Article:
How we change what others think, feel, believe and do
A Classic Story Structure
Here is a common structure found in many stories, illustrated by examples from Tolkein's 'Lord of the Rings'.
The initial state is one of general everyday happiness or humdrum. Nothing unusual is happening and the normality allows the reader to associate into leading characters.
The setting may be pretty much anywhere or any time, from family life in the 1950s to a military base on Mars in the 22nd century.
In Lord of the Rings, the Shire is portrayed as a happy and harmonious agrarian place, with beer and fireworks at Bilbo's birthday party.
Once established, harmony is fractured in some way, creating a tension that forms the basis for the story. There are many ways that harmony can be disturbed, including:
In the Lord of the Rings, Bilbo gives the ring to Frodo, Gandalf warns of danger and the Black Riders appear.
The disturbance of harmony leads to much machinations and fretting as people run around 'like headless chickens', seeking help from any quarter. The arrival of the hero is thus greeted with much relief.
The hero can come from a number of sources, including:
The hero may be a single person or it may be comprised of a group of people. In a group, all the attributes of heroism may be divided amongst various individuals.
In Lord of the Rings, although Frodo is the main hero who must complete the quest, the 'fellowship of the ring' has several other strong characters who support this ultimate goal. In common with many other heroes Frodo is not very happy to take on this role, but does so out of true courage and desire to do the 'right thing'.
The hero adopts or is given a quest, the goal of which is generally to restore order and harmony. This can include:
There can be multiple quests, particularly if there is a group of people involved, although there is often still only one main quest and other activities may well be steps along the way.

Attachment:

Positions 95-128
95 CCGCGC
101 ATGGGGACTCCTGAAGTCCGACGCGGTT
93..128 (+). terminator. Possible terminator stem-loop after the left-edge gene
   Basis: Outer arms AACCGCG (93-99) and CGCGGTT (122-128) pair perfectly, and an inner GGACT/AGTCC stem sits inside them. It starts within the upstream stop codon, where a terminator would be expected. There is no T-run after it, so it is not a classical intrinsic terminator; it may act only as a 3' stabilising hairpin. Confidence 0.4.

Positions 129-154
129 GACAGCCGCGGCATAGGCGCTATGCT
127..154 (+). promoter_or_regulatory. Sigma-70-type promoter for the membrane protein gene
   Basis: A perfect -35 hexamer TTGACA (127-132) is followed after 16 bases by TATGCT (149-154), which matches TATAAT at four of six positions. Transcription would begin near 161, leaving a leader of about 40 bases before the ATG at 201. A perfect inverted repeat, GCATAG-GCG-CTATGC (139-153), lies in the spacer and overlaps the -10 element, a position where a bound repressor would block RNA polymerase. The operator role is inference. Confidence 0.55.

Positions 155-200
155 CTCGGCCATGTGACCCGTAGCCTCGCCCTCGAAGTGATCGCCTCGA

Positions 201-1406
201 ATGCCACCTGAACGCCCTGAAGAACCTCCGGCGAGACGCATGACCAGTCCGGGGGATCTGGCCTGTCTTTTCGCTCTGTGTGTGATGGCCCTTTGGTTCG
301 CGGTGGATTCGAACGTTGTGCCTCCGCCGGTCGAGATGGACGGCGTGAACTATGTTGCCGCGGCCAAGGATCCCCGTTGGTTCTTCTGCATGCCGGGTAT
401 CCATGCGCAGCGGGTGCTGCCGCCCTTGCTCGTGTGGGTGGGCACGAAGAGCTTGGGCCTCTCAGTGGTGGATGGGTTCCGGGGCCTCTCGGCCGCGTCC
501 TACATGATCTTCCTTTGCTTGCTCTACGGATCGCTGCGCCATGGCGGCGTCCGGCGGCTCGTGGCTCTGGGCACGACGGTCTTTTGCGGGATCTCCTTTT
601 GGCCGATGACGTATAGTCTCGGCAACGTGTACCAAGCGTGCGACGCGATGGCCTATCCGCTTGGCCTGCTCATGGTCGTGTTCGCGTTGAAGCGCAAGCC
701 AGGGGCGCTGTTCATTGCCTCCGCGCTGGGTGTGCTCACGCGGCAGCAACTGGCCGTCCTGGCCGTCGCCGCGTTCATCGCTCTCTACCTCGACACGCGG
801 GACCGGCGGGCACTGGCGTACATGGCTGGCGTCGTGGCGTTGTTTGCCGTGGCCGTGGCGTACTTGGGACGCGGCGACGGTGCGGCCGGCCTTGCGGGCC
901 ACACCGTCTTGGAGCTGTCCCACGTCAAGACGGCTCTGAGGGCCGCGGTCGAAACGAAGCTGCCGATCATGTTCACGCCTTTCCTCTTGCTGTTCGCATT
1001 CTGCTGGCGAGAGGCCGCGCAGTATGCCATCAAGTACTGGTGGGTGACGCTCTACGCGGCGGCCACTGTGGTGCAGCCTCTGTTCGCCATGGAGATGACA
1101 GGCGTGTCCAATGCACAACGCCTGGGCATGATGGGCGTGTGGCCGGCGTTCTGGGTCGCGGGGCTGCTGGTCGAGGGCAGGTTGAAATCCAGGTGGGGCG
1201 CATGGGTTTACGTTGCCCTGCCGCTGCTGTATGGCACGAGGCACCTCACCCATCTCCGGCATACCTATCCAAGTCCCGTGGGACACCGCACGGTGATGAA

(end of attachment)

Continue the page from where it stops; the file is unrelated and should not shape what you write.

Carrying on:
In Lord of the Rings the main quest was to take the ring to Mount Doom and thence defeat Sauron. Other quests by the party include rescuing Merry and Pippin and defending Helm's Deep.
Along the way, the hero may have to face a number of tests or trials. These form multiple episodes in the story and can be used to extend it almost infinitely. Trials include:
These may be combined, for example in a car chase, the hero may be demonstrating driving skill whilst battling with enemies in other cars, enduring the hardship of crashes and showing integrity in not harming bystanders.
Trials prove the character of the hero, as well as all others involved. It is through hardship that the strong, weak and evil are shown for what they are.
The story may be one long, exhausting stream of trials, although it these may also be separated by periods of respite.
In this period the hero is transformed, going from ordinary person to special person. This can be a metaphor for learning and growth in the reader's life.
In Lord of the Rings many characters are tried and some fail, such as Boromir (although he redeems himself in self-sacrifice). Other trials include getting through the mines of Moria, the defeat of Shelob and persuading the Rohirrim to join the quest. Respites include time with the elves in Rivendell and Lothlorien.
Eventually, the problem is solved and the story comes full circle to a restored or new harmony. All outstanding tensions are resolved,
The hero is celebrated and rewarded, for example with the hand of a beautiful woman. In darker stories, the fallen are remembered.
The ending of the story may come immediately with solving with the quest. Endings may also be longer, with reparation of things wronged and a search for final harmony.
Lord of the Rings has a long ending, including the final end of the restoration of the Shire and the journey to the ship that takes heroes to the Undying Lands.